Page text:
Accused of “brandishing a weapon” at school, one 10-year-old in Virginia wound up fingerprinted and photographed by police, then sent before a judge twice. “How can you go from a toy gun to a criminal charge…?” asked Tina Hone, founder of the Coalition of The Silence, a pro-student advocacy group in Northern Virginia.

A Nerf gun which fired foam “bullets” was responsible for the lockdown of two high schools in the Bronx, N.Y.

Drawing “what appeared to be weapons” in a notebook lead to the arrest of one New Jersey high school student.

Another high school student was suspended for using a photo of a gun as his school-issued computer background photo.

And the list goes on…

Local Student Suspended for Gun Gesture”

“Kindergarten Student Suspended for Pink Bubble Gun Threat in Pennsylvania”

“School Confiscates Third-Grader’s Cupcakes Topped with Toy Soldiers”

“Philadelphia Girl Scolded, Searched for Pulling Out Paper Gun at School”

“Virginia 2nd-Grader Suspended for Pretending His Pencil was a Gun”

“Maryland First-Grader Suspended for Making Gun Gesture with Hand”

“Tamaqua 7th Grader Suspended for Pointing Finger ‘Gun’ at Classmates”

“6-Year-Old Expelled for Bringing Plastic Gun to School”

This last one has a happy ending. After giving “careful thought and consideration for the safety of the school community,” the South Carolina school superintendent allowed the expelled girl to return to class.

A Maryland boy also got some good news…maybe. It depends on your opinion about the pro-gun group the National Rifle Association, who gave 8-year-old Joshua Welch a lifetime membership to their organization. Josh had been suspended earlier in the school year for unintentionally biting his Pop-Tart into the shape of a gun. The NRA, seeing all the media attention the story was getting, thought it was a great idea to honor Josh (though he’s still unsure of exactly what the group is). Along with the membership came a $550 certificate, which the boy handed to his parents “and returned to playing games on a cellphone.”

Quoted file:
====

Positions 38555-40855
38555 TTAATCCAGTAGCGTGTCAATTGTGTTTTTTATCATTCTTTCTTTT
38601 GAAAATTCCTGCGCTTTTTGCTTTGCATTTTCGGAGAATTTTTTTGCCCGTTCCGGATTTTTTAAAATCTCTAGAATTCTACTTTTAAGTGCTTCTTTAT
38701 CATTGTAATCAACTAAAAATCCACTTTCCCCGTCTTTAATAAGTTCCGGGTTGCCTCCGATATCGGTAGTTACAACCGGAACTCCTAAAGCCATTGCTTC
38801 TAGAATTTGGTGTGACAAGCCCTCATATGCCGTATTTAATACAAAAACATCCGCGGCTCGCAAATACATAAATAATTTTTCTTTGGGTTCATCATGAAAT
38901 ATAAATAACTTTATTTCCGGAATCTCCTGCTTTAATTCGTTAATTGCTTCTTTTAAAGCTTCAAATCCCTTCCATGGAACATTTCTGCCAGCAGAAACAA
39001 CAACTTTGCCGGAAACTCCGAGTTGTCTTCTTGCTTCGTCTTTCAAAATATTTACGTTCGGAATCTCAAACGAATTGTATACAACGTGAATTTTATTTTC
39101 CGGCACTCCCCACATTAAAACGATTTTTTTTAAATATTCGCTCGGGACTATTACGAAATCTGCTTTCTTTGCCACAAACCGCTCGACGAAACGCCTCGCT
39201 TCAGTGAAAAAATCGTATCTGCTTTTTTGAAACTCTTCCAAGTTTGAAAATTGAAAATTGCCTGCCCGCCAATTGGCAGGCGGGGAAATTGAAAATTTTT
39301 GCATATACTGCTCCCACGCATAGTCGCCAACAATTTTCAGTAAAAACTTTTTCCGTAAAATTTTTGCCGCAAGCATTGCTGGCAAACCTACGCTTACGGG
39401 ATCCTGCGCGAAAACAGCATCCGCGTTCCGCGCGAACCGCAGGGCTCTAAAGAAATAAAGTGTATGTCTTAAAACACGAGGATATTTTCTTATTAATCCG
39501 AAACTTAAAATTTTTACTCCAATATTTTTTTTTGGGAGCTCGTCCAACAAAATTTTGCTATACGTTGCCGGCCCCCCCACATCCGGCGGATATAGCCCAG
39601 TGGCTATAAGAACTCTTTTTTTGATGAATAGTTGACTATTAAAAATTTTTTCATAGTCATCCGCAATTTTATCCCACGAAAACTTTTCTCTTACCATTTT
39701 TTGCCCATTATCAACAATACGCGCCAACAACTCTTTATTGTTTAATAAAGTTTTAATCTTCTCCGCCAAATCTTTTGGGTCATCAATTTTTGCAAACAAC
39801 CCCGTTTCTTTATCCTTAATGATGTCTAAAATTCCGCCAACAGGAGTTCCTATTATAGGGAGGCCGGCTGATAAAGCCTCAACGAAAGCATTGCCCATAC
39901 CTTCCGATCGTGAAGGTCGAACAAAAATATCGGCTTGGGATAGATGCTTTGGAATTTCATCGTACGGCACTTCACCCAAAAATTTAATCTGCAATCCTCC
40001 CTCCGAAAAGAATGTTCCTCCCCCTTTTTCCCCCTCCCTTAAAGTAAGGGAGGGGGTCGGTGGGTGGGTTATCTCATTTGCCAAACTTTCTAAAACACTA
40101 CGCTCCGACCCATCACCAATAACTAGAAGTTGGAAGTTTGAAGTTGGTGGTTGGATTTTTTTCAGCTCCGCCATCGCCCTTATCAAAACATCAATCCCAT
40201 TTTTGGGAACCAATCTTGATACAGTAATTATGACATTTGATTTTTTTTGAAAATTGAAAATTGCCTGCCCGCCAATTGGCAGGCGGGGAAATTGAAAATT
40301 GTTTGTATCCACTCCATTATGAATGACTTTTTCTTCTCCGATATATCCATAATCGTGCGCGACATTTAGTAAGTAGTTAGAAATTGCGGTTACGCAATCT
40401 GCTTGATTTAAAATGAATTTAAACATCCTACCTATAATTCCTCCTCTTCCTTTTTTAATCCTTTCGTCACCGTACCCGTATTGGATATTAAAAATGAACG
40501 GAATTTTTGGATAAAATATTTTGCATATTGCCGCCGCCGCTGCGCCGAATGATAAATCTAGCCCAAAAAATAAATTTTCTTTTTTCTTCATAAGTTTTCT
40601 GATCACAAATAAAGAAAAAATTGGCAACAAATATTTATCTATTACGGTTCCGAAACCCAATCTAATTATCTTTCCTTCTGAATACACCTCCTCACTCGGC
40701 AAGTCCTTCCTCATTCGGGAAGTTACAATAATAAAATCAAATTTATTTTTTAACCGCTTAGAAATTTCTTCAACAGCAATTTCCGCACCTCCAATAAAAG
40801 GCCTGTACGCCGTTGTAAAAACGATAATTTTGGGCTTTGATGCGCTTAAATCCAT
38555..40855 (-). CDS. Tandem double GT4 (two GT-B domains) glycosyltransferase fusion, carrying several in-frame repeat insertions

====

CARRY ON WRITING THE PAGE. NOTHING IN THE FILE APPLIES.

Another response to the Pop Tart incident came from Maryland Senator J. B. Jennings, who introduced a bill in Congress to try to bring the public school system’s Zero Tolerance polices under control. Readers not familiar with the term “Zero Tolerance” can take a look at the explanation from BAD FOR YOU (lavishly illustrated in the comic below).


While the actual book won’t be out until November, you can see the original BAD FOR YOU map by clicking on “The Book” section above this website’s banner; the map is the first image at top left. Everything listed above has happened after the map was completed.

You can expect more Zero Tolerance roundups in the future.



This story is a few weeks old but too juicy (the opposite of over-cooked and dry) not to post. It seems that no one believed Zachary Maxwell when he pointed out a depressing difference between the  “delicious meals, full of whole grains and fresh vegetables, some even designed by celebrity chefs” on his lunchroom menu and what was actually showing up on his plate. So he snuck a video camera into school and gathered evidence.

“When I came back home and showed them the footage, they were like, ugh!”
The resulting film “Yuck: A 4th Grader’s Short Documentary About School Lunch” will be screened at the Manhattan Film Festival next month. Click here to read all the gruesome details. In the meantime, here’s a graphic from BAD FOR YOU showing how the average school lunch stacks up to what they serve in prison!